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Setting Up FreeNAS for a Central File Server, Part 2

Article Description

In the first article of this two-part series, you discovered FreeNAS, which can help you centralize, secure, and share the files on your network. Eric Geier, author of Wi-Fi Hotspots: Setting Up Public Wireless Internet Access, shows more: logging on to the web GUI; setting up drives; and configuring the sharing protocols of Windows, Mac OS X, and Linux.
Configuring Windows (CIFS/SMB) Sharing

Configuring Windows (CIFS/SMB) Sharing

To support Windows machines, you'll want to enable CIFS/SMB. Click Services > CIFS/SMB and check the Enable option in the upper right corner.

Figure 2 shows an example of this page.

Figure 2 CIFS/SMB page of the FreeNAS web GUI

If you don't want users to log in, leave Authentication set to Anonymous. Otherwise, select Local User to require usernames and passwords you create in FreeNAS, or select Domain if you have user already defined in the Active Directory server.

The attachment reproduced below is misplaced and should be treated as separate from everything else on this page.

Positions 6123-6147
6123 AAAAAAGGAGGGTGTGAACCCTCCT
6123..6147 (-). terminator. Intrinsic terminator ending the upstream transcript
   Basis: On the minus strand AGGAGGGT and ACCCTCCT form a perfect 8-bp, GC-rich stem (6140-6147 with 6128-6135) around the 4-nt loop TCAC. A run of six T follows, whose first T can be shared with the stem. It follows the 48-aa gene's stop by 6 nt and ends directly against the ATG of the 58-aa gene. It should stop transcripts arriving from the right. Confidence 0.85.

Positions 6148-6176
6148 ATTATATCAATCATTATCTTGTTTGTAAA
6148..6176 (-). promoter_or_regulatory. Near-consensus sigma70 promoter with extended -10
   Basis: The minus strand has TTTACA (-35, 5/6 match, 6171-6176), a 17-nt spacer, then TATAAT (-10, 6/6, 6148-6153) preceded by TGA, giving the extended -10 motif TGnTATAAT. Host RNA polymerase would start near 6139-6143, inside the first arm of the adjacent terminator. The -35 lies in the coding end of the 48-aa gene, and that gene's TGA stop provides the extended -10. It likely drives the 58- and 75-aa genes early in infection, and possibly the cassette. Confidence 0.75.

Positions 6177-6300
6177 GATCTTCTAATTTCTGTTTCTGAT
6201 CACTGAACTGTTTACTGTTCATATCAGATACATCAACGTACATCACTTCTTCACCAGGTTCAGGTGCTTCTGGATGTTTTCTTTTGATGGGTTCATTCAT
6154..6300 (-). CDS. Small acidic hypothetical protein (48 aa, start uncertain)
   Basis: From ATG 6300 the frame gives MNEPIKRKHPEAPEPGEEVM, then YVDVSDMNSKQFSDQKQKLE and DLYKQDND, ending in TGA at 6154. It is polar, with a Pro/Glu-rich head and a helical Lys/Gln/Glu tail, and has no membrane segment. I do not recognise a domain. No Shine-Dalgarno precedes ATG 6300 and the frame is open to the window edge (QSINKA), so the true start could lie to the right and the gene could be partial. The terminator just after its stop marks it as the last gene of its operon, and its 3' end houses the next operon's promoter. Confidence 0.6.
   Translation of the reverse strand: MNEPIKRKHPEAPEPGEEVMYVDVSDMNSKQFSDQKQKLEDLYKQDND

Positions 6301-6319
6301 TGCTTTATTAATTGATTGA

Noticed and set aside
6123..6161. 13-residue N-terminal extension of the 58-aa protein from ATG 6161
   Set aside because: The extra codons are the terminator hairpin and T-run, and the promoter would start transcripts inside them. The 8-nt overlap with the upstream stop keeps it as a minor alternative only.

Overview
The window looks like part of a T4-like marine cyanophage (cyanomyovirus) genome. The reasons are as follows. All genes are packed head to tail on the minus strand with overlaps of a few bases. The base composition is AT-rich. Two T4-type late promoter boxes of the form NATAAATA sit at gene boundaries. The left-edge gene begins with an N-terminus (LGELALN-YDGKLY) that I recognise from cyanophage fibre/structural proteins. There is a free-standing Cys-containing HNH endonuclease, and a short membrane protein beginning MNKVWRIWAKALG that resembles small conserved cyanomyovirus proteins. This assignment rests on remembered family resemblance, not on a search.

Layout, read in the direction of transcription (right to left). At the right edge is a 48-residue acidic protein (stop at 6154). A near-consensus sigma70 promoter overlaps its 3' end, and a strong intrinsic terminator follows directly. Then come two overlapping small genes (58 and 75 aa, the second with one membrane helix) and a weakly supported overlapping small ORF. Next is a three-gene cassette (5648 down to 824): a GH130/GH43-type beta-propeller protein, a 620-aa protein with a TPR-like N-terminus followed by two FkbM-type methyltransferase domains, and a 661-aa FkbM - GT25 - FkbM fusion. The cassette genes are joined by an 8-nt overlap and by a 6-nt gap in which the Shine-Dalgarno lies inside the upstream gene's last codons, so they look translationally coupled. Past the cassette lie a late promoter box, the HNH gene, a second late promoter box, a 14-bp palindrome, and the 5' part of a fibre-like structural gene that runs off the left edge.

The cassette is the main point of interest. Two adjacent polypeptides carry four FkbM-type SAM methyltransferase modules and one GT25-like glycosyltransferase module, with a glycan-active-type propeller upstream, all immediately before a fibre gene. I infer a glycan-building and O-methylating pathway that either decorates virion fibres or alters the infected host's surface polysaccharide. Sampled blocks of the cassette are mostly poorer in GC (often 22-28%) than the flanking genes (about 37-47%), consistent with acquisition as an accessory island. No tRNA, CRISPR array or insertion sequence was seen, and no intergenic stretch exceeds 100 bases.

The NetBIOS name identifies the server on the network, similar to the Computer Name of Windows computers.

Also as in Windows, you should make sure that all your computers are in the same Workgroup. The other default settings should be fine.

When you're done, click Save and Restart.

Now to actually share files, click the Share tab and add folders. If you want to create more folders, click Advanced > File Manager and create folders in the mounted location (mnt/mountname).

Keep in mind that some versions of Mac OS X and Linux make it really easy to set up sharing with Windows. Therefore if you have computers loaded with these operating systems, you should consider enabling SMB/CIFS on them, so you don't have to configure all the different protocols.

If you want to offer only password-protected access, you should use SMB/CIFS instead of NFS in Linux.

5. Configuring Unix/Linux (NFS) Sharing | Next Section Previous Section